When you think of the film "Ray", which is currently out, that's a film that was initially produced independently until a studio picked it up and my first thoughts were, how do you get a story on Ray Charles, a director like Taylor Hackford, and people have told me that no studio wanted to take it first.

NL: Yeah, they were having all kinds of issues, but I heard it turned out great.

Yeah, it's a great film. You have the story of a legend; you have the talent, in which each person can bring at least five million from the audience. How is that studios didn't want to touch it? Are you in a position because you've done enough films right now, and people know who you are that you can help somebody green light films whether it be independent or not?

NL: I don't think so; I don't think any of us are. Those are big shoes to wear because that would be another day at the studio when decisions are made and they have to feel that they are going to make huge numbers back on their investment and I think that a lot of actors are underestimated. I think that we're underestimated and a lot of times you see entertainers, and when I say entertainers I mean singers, dancers, musicians playing actors or taking on acting roles because they know that video side - okay, well if they sold five million records that means that they can also count on them selling that many - filling that many seats in the theater. So it's like they are not willing to take the chance on us. And they will put out the same product over and over again because they know they are going to get the return on their money. So it puts actors like myself in a compromising position because I want to work but I'm not going to sell myself short and get garbage. It's not going to do it.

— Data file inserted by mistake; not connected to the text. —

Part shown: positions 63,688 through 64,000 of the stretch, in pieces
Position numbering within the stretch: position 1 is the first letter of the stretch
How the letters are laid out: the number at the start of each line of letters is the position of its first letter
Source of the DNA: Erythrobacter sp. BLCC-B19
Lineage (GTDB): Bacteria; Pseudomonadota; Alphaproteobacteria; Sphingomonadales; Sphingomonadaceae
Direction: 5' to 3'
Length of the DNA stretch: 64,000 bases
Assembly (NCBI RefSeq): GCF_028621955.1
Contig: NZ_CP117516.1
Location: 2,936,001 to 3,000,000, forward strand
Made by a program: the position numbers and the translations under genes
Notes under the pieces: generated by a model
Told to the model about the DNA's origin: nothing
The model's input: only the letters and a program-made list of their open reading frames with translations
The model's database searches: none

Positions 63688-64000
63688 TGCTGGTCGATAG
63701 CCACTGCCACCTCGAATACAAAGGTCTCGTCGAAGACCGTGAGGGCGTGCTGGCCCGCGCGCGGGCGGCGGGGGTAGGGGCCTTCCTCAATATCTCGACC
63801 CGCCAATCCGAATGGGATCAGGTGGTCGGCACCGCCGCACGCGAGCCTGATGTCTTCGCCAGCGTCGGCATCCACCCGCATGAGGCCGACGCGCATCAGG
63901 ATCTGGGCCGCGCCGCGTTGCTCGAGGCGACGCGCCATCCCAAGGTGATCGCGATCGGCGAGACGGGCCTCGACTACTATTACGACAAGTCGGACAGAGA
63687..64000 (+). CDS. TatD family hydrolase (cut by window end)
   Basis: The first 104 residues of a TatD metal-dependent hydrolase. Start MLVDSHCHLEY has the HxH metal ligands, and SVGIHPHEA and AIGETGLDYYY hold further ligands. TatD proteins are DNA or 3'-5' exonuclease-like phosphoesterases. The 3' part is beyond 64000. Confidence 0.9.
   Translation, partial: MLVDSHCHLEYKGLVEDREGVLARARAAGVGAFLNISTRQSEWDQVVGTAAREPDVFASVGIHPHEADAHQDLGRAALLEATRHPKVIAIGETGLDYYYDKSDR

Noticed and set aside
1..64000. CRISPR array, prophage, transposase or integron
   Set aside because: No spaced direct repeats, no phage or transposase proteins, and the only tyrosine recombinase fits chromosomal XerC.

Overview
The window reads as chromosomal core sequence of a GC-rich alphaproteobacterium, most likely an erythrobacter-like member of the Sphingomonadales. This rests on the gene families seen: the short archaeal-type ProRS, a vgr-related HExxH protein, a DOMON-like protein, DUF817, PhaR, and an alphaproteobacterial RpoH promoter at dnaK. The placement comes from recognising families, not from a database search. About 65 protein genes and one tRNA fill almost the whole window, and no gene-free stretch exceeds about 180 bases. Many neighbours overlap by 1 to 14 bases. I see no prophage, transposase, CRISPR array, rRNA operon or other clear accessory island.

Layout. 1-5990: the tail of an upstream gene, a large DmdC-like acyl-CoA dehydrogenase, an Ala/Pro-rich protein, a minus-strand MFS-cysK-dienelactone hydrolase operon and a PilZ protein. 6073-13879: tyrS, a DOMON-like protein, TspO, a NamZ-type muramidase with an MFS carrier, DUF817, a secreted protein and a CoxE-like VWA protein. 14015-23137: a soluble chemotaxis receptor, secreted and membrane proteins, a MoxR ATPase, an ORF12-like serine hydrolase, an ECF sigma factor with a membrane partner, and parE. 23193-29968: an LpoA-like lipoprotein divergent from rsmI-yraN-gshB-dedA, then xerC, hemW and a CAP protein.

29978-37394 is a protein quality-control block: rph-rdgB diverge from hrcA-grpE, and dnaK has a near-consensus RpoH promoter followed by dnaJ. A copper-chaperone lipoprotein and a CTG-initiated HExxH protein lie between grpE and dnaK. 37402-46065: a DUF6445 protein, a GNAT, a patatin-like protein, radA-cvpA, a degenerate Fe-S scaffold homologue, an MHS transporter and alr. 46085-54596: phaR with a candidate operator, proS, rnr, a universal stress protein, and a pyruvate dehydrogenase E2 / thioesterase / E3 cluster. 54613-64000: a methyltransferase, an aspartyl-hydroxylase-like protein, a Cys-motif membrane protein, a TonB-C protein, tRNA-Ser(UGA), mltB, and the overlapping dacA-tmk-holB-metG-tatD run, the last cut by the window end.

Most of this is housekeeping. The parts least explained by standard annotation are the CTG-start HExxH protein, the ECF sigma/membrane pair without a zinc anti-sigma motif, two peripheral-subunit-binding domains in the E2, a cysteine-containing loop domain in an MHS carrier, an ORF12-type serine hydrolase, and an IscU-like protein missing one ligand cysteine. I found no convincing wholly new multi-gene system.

As I look at your credits, I see that you have worked with a lot of the leading black actors. Is there anyone else out there that you would like to work with?

NL: There are tons of people I'd like to work with. I love Don Cheadle. I would love to work with him.

How do you find time between doing the T.V. show, being a full time mother and doing films? What do you do in your down time?

NL: I find my time to go to the spa, to go to the gym, to go and have dinner with my girlfriends, you fit it in, you learn how to. The most important thing is to create that sense of balance in your life. Because you can't just be one thing, you have to have the ability to do a little bit of everything. Taking care of yourself is the most important thing.

So if someone wants to follow in your footsteps, what would you say to encourage an inspiring actress? What advice would you give anyone who wants in on this business and wants to stay in it?

NL: Be persistent but be clear about what type of career you want.